Tuesday, December 13, 2011
How Sensors Stack Up
Size matters in striking a balance between image quality and portability
|This Article Features Photo Zoom|
The concept behind the popular mirrorless, interchangeable-lens cameras was to create a truly compact camera that could produce DSLR image quality. This originally was done by putting a DSLR image sensor (Four Thirds or APS-C) into a truly compact body. Recently, a couple of new sensor formats have been introduced, which were developed specifically for mirrorless models. Here's a brief rundown of the sensor sizes found in interchangeable-lens cameras today and what they mean to you, the photographer.
The Pentax Q is the smallest mirrorless, interchangeable-lens digital camera, in large part because it uses the smallest sensor, a 1/2.3-inch unit measuring 6.2x4.6cm—a size commonly found in point-and-shoot compact digital cameras.
On the plus side, this diminutive sensor allows for a very small camera body and lenses. The Q body measures a mere 3.9x2.3x1.2 inches. Due to the small sensor's 5.6x focal-length factor, any given focal length used on the Q frames like a lens 5.6 times its focal length on a 35mm camera; thus, a 10mm lens would effectively become a 56mm, for example. Currently, the longest lens available for the Q is 18mm (equivalent to 100mm on a 35mm camera); the shortest is the wide end of the 5-15mm zoom (equivalent to 27.5-83.0mm on a 35mm camera).
On the minus side, a small sensor collects less light (fewer photons) than a larger sensor, resulting in noisier images, especially at higher ISO settings. The Q's sensor is a backlit CMOS type—meaning light from the lens doesn't have to go past the sensor's wiring architecture as is the case with conventional "frontlit" sensors. This should help with light gathering.
NIKON 1 V1 AND J1
Nikon's new mirrorless models share a new CX-format CMOS sensor that measures 13.2x8.8mm—just over four times the area of the Q's sensor, but about half the area of a Four Thirds sensor. The sensor's 16mm diagonal measurement gives it a 2.7x focal-length factor (a 10mm lens on the V1 or J1 frames like a 27mm lens on a 35mm camera).
In terms of light-gathering ability, that should place the V1 and J1 somewhere in between the Q and the Micro Four Thirds cameras. Preliminary results indicate that the V1 and J1 are about equal to Micro Four Thirds at lower ISO settings, lagging a bit at higher settings.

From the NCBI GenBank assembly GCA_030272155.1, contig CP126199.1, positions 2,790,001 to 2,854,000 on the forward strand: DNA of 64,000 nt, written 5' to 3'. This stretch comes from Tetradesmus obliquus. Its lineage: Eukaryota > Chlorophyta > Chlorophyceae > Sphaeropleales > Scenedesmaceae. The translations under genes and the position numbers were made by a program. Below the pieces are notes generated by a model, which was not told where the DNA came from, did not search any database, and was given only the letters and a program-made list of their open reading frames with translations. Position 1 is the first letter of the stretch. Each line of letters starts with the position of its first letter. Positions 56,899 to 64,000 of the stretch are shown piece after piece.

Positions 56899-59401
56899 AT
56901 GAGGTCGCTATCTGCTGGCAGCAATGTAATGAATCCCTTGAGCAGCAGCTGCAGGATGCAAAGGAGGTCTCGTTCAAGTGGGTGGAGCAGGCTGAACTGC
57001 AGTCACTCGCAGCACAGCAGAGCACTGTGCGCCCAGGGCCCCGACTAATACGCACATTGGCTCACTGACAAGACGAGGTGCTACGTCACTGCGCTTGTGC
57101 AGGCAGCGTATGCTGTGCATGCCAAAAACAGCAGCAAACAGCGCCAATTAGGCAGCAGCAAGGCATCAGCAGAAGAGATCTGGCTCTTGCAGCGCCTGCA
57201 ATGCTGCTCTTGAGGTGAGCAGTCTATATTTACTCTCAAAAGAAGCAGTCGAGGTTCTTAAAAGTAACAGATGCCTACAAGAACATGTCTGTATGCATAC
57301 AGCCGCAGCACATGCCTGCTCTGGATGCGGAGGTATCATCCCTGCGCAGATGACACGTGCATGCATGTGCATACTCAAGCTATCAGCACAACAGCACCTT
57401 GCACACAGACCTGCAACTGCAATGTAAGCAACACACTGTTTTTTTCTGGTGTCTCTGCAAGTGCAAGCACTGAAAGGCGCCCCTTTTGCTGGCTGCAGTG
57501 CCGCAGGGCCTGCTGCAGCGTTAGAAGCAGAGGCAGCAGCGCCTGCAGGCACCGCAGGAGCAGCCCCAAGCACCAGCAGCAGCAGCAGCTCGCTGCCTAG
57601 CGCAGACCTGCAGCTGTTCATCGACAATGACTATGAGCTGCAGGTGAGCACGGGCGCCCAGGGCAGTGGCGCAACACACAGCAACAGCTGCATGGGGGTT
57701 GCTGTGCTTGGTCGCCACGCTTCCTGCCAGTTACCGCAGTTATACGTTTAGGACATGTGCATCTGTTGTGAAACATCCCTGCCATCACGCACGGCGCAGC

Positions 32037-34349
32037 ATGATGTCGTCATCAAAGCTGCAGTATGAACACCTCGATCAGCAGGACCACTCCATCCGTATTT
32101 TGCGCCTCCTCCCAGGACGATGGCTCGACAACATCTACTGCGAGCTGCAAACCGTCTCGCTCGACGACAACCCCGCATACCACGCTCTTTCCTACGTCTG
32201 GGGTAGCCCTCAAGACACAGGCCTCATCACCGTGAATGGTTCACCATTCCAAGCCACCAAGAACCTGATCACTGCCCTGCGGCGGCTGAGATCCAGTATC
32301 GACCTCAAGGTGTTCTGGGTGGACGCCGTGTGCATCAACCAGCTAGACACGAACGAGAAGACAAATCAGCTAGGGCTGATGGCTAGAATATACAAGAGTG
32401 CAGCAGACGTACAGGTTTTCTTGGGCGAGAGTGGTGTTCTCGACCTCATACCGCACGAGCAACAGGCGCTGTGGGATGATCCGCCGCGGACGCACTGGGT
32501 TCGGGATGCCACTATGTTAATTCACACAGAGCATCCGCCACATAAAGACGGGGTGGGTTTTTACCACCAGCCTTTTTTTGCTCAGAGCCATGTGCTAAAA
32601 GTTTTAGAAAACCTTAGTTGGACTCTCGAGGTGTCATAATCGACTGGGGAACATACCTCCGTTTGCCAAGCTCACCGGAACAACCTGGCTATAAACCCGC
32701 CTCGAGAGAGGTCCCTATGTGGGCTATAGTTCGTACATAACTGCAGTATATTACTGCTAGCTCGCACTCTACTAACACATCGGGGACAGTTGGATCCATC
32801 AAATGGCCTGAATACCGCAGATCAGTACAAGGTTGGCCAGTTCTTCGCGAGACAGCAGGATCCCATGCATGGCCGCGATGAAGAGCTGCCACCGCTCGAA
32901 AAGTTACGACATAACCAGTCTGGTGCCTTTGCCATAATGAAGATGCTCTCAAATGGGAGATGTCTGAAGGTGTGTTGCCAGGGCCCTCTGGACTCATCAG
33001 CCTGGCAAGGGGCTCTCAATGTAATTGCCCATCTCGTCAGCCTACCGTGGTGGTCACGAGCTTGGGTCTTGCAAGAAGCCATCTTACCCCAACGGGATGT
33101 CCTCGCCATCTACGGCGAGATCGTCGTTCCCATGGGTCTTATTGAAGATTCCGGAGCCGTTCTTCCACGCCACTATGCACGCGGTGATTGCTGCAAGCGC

MICRO FOUR THIRDS
Micro Four Thirds System sensors are the same size as original Four Thirds System DSLR sensors: 17.3x13.0mm, with a 2x focal-length factor relative to a 35mm camera.
Samsung and Sony offer mirrorless, interchangeable-lens cameras with APS-C sensors, the size used by most nonprofessional DSLRs. Measuring around 23.5x15.6mm, these sensors have a focal-length factor of 1.5x: a 10mm lens frames like a 15mm lens on a 35mm camera.
Because these are the largest sensors currently used in mirrorless cameras, they collect the most light and thus produce the best signal-to-noise ratios, especially at higher ISO settings.
Thus, the big advantage of APS-C sensors in mirrorless cameras is better image quality. The drawback is that bigger sensors require larger-diameter lenses. So while the bodies are very compact, some of the lenses are noticeably larger than those for smaller-sensor mirrorless cameras.
Full-frame sensors measure the same as a full 35mm image frame: 36x24mm. Due to their larger area, full-frame sensors have the potential to produce the best image quality in DSLRs, but due to their size, they aren't suitable for compact mirrorless cameras.
DxO Labs makes image-quality testing gear used by the industry (as well as their own raw-conversion and lens-correction software for photographers) and publishes a website, dxomark.com, with ratings of raw sensor quality. Nikon's V1/J1 sensor scored 54 and 56, respectively in DxO testing. Current Micro Four Thirds System sensors scored 51 to 60, and APS-C sensors used in current mirrorless cameras scored 62 to 77 (and the untested-at-press-time 24.3-megapixel Sony NEX-7 has the potential to score even higher). Current full-frame sensors (not available in mirrorless cameras) score 82 to 88. The top-scoring sensor on DxO is an 80-megapixel $40,000 medium-format digital back, which scored 91. (DxO had not tested the Pentax Q as of this writing.)